I have been on Eigg for a week and have been extremely lucky that it has been dry, sunny and crisp until yesterday. After a winter of unusually wet weather, even for the west coast of Scotland, it feels as if I have struck gold with the rain stopping and instead, there has been a beautiful golden light that has bathed the island and cast inky black shadows. It is also interesting in different ways. Obviously it has made my visit much more pleasant. I have been able to work outside for several hours at a time and to explore the island on foot without getting too cold or wet. The chill factor in the wind has allowed me about two hours at an exposed site but on Sunday I was able to work outside for six, which is long enough for February. I came home with a bright red face so must have caught the sun; luckily my rosy cheeks have faded! After such a dismal six months of wetwetwet it is amazing how quickly the mind forgets the ordeal once outside, bathed in a stronger light. It’s almost as if the brain plays a trick because along with a change in the light comes total forgetfulness of what we have just had and instead a heartwarming celebration of what we have now, a re remembering of why I live in this part of the world and a re connection with how beautiful it is. A good way to start an intensive period of creativity.
The week has been taken up with feeling my way into a response, seeking a subject and a language with which to describe it.Within the first half day it was obvious that the iconic feature about the physicality of Eigg is its geology. It is clearly not the only feature of importance and must be the obvious response of every casual visitor. However, I am not here for very long and the geology is remarkable. An extension of the Giants Causeway and Fingal’s Cave on the isle of Staffa, it is a geological phenomena. An Sgurr is a crest of a hill made from extraordinarily hard rock, Pitchstone, the broken surface of which looks like glass. From the cursory reading I have done, the stone is younger than others on the island but being so much harder than the surrounding basalt which has been heavily eroded by the ice-age, it has left the Pitchstone ridge standing proud of its surroundings and the iconic feature we all recognise from afar. It is constructed from hexagonal columns, so consistent that it is like looking at an enlarged three-dimensional honeycomb. In the surrounding landscape there are giant boulders more like shattered remnants of a cathedral than a natural creation. The rocks have rolled down towards the sea, and those without sufficient momentum, lie abandoned with their architecture jutting out at unexpected angles. People then settled the land, a brown fertile basalt soil and using fragments of the stone, built simple dwellings amount the giants rubble, joining blocks together with carefully constructed dry stone dykes that sit like delicate necklaces enclosing small yards or fields surrounding the remains of each blackhouse. Sunday was the second visit and my landlord, Eric, was kind enough to give me a lift with all my kit, leaving me only one way to walk home. On closer inspection I noticed the black houses had no chimney at either end unlike the derelict crofts I had explored on Tiree or elsewhere. Maybe the ones on Tiree were later but with no flue it implies that the houses here on Eigg had a fire in the middle of the floor and so no real way of drawing the smoke away from the building and the family that lived within. They must have become kippered and imagine the chest complaints that would have developed in such an atmosphere? There is no doubt that the existence must have been unremittingly hard, scratching a living from the land and sea but it has left a hauntingly beautiful place full of atmosphere and possible ghosts.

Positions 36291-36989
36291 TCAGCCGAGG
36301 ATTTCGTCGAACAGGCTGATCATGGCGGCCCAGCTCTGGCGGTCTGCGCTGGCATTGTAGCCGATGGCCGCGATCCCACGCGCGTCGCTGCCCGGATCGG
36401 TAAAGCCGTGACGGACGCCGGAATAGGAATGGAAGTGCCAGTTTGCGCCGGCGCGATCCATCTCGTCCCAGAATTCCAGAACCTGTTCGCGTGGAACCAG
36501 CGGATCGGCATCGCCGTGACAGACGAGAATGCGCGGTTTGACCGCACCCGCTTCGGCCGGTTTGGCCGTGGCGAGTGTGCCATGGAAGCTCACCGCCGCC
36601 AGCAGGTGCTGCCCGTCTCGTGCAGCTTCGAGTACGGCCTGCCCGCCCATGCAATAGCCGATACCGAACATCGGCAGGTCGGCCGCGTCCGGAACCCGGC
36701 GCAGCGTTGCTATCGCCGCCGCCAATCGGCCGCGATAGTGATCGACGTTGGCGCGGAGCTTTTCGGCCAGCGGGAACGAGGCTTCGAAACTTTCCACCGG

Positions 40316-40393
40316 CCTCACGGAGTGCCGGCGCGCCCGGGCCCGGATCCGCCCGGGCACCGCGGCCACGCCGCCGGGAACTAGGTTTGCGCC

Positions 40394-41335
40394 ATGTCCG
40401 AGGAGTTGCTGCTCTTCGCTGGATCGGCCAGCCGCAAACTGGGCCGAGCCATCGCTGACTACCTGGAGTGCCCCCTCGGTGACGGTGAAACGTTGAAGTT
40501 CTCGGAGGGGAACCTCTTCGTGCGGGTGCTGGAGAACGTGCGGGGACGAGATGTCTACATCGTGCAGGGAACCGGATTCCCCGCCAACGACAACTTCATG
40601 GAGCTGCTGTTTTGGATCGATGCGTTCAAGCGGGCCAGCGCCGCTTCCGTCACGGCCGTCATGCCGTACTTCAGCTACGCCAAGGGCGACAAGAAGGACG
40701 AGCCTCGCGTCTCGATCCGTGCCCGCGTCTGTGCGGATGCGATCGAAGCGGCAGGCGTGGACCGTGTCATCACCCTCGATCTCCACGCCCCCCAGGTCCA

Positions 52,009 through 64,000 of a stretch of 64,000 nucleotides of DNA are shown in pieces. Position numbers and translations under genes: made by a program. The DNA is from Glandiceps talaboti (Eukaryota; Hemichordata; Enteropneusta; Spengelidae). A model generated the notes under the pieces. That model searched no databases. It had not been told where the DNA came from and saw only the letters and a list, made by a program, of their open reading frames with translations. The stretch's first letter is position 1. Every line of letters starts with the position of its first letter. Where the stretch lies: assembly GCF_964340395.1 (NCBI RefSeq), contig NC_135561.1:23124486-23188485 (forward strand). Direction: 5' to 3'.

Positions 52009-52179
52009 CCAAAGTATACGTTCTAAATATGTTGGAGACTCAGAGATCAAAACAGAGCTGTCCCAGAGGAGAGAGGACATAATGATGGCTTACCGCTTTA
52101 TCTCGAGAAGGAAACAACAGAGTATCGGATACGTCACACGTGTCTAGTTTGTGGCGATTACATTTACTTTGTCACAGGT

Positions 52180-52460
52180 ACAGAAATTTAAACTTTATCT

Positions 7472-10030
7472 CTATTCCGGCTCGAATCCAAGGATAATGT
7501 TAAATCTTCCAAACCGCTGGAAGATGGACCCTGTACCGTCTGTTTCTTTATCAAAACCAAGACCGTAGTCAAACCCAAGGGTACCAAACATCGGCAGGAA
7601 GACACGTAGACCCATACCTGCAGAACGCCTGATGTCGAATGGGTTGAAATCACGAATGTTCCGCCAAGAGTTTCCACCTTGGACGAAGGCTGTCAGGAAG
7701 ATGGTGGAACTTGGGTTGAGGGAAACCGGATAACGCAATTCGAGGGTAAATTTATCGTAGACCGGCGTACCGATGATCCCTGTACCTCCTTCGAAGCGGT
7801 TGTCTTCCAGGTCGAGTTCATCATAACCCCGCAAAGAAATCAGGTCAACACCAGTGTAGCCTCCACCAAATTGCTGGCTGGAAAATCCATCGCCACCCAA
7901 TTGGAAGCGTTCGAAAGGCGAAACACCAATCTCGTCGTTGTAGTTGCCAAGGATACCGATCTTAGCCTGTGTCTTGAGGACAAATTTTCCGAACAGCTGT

I spent the day there alone, saw no one and felt held by the land and reassured by the structures, the ruins of ancient homes. The only life I witnessed was that of the pregnant sheep to whom I talked and they got used to my presence and grazed quite near. I also listened the conversation of a pair of Ravens who seemed preoccupied with preparing for busy times ahead, and most intriguing of all, witnessed a pair of very large brown birds, (Eric suggests they might have been Golden Eagles,) literally taking to each other in an unrecoginsed call, moving from perch to perch in unison until they took off into the thermals at the cliff edge and moved out of sight. Not before a Hooded Crow became alarmed at their proximity and started bombing them to encourage them to move further on. I wonder if they were Golden Eagles, it was a fascinating sight? I thought at first they must be buzzards but one flew by at the same time and the scale was quite different. The one thing I missed was the Hump Back Whale reported to Eric by a boatman. (I have never seen a Whale and would love to do so) The Whale had been sighted in the sound between Eigg and Muck two days earlier and apparently is easily identifiable because they makes a lot of splashing whilst feeding. Sadly, he was not there for me to see or hear last Sunday.